“Horror films don’t create fear. They release it.” – Wes Craven
“To avoid fainting, keep repeating… ‘it’s only a movie!’” the iconic poster of Wes Craven’s 1972 controversial debut feature reads, sitting somewhere between a genuine warning and a self-reflective comment, as whilst The Last House on the Left is, of course, ‘just a movie’, its subtext speaks to something far more real. The first film in his career-long symphony of horror, the contentious debut feature that concerned itself with graphic rape and torture, would help to shape the future of the horror genre into the 1980s.
Raw in its unrelenting depiction of reality, The Last House on the Left is loosely based on Ingmar Bergman’s classic 1960 film The Virgin Spring, following two teenage girls heading to a rock concert when they are captured by a brutal gang of psychopaths. Bound, gagged and taken to a nearby forest, the two girls are forced into doing humiliating sexual acts on each other in some genuinely disturbing scenes of mental and physical torture.
Sandra Peabody, one of the two girls in the film, describes her time on set as “very upsetting”, with the low-budget horror swirling a nasty tone due to the upsetting subject matter. As Peabody notes, “I had a really hard time with some of the scenes, because I had come out of American Playhouse, where it was all about preparation, and everything had to be real. I ended up doing a horrible job in the film. I was very upset, and I felt like I should have channelled that, but I couldn’t”.
Banned in multiple countries, including the UK and the US, The Last House on the Left remains a seminal piece of horror cinema, particularly for the subtext that Craven ingeniously stitches into the film’s fabric. Taking us into the depths of human depravity, Craven dissects the human spirit and questions the true extent of individual capability, with the film’s true horror coming from the fear of what could happen as opposed to what is currently happening. There is nothing supernatural about the torment on screen; it is truly genuine, depraved horror, evoking an innately human fear of the sadistic capabilities of those around us.
The Last House on the Left would help spark the gritty, realistic underbelly of the genre that would simmer underneath the popular slasher genre throughout the late 20th century, causing an outcry against ‘video nasties’ in the process. Its sly, intellectual take on horror exploitation would inspire the gritty, nasty horror of William Friedkin’s The Texas Chainsaw Massacre, itself a critical piece in the makeup of the incoming slasher sub-genre.
Wes Craven would bolster the reputation of The Last House on the Left with his equally disturbing follow-up film The Hills Have Eyes, helping to establish a gritty horror underworld for dogged fans of the genre to seek out. More famously, he would also add to the growing roster of slasher icons with A Nightmare on Elm Street’s Freddy Krueger, though whilst this fantasy horror project would certainly turn heads, it was 1996’s Scream that would change the genre once more.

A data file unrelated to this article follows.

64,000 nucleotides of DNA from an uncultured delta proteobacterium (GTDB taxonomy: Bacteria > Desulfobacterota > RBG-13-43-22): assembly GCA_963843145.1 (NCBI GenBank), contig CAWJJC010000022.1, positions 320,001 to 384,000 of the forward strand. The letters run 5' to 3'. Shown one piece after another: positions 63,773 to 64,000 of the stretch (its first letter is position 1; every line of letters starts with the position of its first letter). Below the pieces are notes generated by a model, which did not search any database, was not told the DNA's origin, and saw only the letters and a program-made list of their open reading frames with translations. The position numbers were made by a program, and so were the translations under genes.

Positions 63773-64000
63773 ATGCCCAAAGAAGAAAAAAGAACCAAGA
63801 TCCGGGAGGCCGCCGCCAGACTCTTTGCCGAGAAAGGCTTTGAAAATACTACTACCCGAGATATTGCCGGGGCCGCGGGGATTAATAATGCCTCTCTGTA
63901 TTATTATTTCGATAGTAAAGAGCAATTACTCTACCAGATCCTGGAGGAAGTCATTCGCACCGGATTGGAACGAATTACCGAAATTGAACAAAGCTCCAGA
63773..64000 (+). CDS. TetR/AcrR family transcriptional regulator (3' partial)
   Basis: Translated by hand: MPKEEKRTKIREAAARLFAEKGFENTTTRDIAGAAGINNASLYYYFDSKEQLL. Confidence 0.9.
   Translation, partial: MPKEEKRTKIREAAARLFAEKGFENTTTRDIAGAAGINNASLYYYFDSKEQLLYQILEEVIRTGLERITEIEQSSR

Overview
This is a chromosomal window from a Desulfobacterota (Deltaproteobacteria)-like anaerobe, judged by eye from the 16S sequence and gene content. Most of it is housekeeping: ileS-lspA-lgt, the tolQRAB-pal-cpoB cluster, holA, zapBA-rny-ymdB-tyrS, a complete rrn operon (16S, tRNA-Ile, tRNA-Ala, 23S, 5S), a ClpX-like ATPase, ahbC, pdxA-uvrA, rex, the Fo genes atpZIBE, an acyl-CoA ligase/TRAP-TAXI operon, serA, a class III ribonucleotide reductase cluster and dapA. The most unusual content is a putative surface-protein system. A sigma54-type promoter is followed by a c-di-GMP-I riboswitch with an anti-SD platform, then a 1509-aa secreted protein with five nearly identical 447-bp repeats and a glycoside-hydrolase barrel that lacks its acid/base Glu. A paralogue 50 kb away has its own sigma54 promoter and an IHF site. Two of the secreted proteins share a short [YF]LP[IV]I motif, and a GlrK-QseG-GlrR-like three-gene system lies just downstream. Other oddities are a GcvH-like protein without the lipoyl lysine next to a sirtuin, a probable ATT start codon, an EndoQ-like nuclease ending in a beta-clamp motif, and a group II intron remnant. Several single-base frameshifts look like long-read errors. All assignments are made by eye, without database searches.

Set in the sleepy town of Woodsboro, Scream conducts a terrifying, hilarious and self-reflexive examination of the conventions of horror which Craven himself helped to establish. It is a brilliant work of art that is aware of the limitations of the governing rules of the genre, constantly undermining the fear with mockery. In an interview, Craven elaborated on the nature of the film, stating: “Most of the scripts that come across your desk are terrible. They’re derivative, they’re ugly and they’re just gore for gore’s sake…I found it a very appealing script,” the director added. “It’s really wonderfully written, it’s very funny. It’s scary when it means to be scary, extraordinarily well-informed about the genre itself”.
With its invigorating reimagining of the genre, Scream’s success signalled a revival of horror, paving the way for a “post-Scream” era where other films began to imitate the delightful self-reflexivity of Wes Craven’s masterpiece. Works like I Know What You Did Last Summer and, of course, Scary Movie, was vastly influenced by Scream’s brand of meta-horror, indicating that the sensibilities of the genre had shifted for good.
Whilst its intentions were well-meaning, Scream’s legacy left a double-edged effect, creating a new brand of horror that was able to shift and change its rules whilst inextricably linking the genre to self-mockery. The wounds of the genre were now exposed to heavy criticism, and for many years the genre failed to gain the respect it deserved, with the Scream-inspired Scary Movie franchise, along with frivolous titles like Freddy vs Jason attracting ridicule from afar.
Six years on from the death of the great horror director, Wes Craven’s legacy in the genre is undisputedly impressive, helping to sculpt its popularity through the 1980s and ’90s whilst pioneering its 21st-century future. With the genre needing a sagacious voice to lead it forward once more, the recent horror revival from filmmakers such as Jordan Peele and Ari Aster, threading a rich social subtext through their films, echoes with the same great innovative spirit as the great mastermind of horror.